• Direct marketing of wind energy 
    • The new version of the REA in 2012 extended the regulations for direct marketing of electricity generated from renewable sources. According to §33a of the REA, grid operators can directly market the electricity and receive a so-called market premium for this. Participation in direct marketing requires the operators to provide feed-in forecasts.

      Direct marketing also stimulates operators to retrofit their wind turbines with remote control devices to shut down the wind turbines when prices are negative. Furthermore, it is expected that the quality of feed-in forecasts will improve and that more wind turbines will join the control power market. In the medium term this may decrease the costs for the REA surcharge.

      The market premium is receiving lots of interest amongst wind turbine operators. At the end of 2012, 80% of electricity generated from wind was directly marketed. Developments to date and further details are described by Christoph Richts of Fraunhofer IWES in his Special Report.
  • Wind energy utilization onshore
    • Finding suitable locations is vital in order to expand wind energy utilization onshore. New wind turbines are increasingly being installed inland away from the shore and also in the low mountain regions. At existing locations older wind turbines are being repowered, namely replaced by fewer but more powerful wind turbines.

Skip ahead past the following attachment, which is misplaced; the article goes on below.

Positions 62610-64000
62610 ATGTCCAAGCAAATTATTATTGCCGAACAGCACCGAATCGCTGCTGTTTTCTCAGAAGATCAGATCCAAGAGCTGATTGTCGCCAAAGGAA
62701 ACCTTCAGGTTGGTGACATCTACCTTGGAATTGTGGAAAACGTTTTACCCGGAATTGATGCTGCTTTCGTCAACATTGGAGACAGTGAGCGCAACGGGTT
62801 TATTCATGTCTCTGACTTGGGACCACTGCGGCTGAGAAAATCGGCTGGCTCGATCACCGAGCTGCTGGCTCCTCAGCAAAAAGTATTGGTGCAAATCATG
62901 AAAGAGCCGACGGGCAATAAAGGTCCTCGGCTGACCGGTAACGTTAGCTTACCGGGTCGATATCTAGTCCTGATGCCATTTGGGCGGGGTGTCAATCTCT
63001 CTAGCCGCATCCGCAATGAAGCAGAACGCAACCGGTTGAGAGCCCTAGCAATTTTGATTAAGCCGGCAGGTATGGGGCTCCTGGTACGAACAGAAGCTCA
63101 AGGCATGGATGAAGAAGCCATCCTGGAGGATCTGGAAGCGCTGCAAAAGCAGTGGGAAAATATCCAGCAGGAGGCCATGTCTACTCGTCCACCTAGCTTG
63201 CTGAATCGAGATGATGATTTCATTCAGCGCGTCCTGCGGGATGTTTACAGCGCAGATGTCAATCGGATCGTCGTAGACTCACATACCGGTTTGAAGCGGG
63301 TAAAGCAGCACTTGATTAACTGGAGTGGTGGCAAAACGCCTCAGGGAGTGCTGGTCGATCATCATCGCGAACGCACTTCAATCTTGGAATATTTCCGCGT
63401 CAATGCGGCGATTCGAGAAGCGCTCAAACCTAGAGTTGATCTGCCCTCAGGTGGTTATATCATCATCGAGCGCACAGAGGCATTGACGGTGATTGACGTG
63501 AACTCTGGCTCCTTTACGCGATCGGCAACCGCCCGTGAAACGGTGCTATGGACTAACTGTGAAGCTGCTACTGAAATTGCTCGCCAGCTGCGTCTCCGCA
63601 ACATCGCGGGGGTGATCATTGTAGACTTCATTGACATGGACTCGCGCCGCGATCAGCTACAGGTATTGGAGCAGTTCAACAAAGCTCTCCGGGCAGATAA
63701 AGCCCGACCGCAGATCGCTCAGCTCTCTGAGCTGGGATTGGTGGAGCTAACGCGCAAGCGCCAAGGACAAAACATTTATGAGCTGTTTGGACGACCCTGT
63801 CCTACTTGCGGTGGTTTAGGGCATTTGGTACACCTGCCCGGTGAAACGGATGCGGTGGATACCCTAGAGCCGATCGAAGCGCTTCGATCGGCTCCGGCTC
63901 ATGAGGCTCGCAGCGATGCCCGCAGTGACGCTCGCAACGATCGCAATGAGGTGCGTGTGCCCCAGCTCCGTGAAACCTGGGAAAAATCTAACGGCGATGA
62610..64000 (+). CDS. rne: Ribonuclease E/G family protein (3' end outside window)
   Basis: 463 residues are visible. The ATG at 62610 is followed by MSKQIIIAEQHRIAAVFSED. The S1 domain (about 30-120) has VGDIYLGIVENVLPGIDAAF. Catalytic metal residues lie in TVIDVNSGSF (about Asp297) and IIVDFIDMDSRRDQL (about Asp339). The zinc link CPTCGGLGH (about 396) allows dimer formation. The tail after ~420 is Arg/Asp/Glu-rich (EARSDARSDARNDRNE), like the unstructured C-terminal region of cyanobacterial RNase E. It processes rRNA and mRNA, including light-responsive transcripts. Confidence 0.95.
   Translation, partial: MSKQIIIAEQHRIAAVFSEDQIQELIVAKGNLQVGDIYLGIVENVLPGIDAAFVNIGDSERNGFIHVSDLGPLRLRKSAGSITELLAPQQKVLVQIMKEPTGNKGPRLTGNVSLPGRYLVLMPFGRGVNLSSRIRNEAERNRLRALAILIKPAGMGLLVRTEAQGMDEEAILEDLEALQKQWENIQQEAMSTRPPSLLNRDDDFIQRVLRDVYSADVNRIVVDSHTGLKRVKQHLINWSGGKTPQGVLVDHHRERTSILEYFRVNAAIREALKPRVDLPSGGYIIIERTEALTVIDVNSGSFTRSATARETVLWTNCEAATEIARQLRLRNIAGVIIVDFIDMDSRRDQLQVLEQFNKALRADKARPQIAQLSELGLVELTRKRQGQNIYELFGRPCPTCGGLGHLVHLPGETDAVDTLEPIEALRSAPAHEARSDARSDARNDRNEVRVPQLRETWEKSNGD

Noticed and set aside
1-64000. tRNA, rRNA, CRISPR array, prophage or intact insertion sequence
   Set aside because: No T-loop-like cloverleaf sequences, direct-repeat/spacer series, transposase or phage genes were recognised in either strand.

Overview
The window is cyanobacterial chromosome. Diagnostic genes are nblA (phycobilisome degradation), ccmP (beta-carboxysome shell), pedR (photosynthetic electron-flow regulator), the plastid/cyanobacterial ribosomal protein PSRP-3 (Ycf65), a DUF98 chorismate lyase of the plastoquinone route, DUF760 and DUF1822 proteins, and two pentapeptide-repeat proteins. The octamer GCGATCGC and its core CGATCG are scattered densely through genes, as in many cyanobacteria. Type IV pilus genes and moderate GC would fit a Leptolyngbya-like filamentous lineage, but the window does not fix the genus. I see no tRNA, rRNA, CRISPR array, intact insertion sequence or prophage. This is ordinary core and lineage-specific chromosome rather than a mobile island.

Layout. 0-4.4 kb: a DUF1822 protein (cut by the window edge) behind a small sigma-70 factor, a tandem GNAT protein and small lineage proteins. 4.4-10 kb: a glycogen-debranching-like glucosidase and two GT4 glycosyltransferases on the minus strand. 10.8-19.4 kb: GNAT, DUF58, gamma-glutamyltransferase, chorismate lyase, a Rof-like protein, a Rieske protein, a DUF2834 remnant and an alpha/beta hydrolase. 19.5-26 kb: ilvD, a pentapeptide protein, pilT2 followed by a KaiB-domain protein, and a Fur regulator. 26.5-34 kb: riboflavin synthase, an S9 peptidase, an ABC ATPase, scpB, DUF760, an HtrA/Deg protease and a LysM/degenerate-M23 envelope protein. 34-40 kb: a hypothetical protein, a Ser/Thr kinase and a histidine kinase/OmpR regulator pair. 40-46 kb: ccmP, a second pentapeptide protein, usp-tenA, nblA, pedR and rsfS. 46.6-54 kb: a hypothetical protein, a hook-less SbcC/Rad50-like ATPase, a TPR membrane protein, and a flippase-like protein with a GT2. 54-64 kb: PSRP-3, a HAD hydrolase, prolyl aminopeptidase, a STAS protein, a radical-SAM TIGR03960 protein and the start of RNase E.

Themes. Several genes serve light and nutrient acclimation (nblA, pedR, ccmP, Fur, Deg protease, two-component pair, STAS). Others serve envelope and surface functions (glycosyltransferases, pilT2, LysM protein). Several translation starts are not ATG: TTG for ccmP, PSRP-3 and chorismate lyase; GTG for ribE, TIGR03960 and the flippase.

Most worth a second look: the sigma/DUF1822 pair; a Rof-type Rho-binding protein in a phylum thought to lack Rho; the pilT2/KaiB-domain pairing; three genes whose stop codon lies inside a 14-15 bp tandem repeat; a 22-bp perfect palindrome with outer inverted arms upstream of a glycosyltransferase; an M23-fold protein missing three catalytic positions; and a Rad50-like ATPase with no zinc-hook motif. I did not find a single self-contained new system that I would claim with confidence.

In the Special Report Dr. Bofinger presents the results of a study commissioned by the BWE. The study appraises the land area of Germany for its suitability for wind energy utilization. The conclusion is that 8% of the total area is available for classical wind energy utilization. If forested areas and conservation areas are also included, then the available land area increases to 12.3% and 22.4% respectively. For a scenario in which solely 2% of the land was utilized for wind energy utilization, a total nominal power of 198 GW could be installed. For about 2000 hours operating at full load per year, ca. 65% of the total electricity requirement of Germany in 2010 could be generated.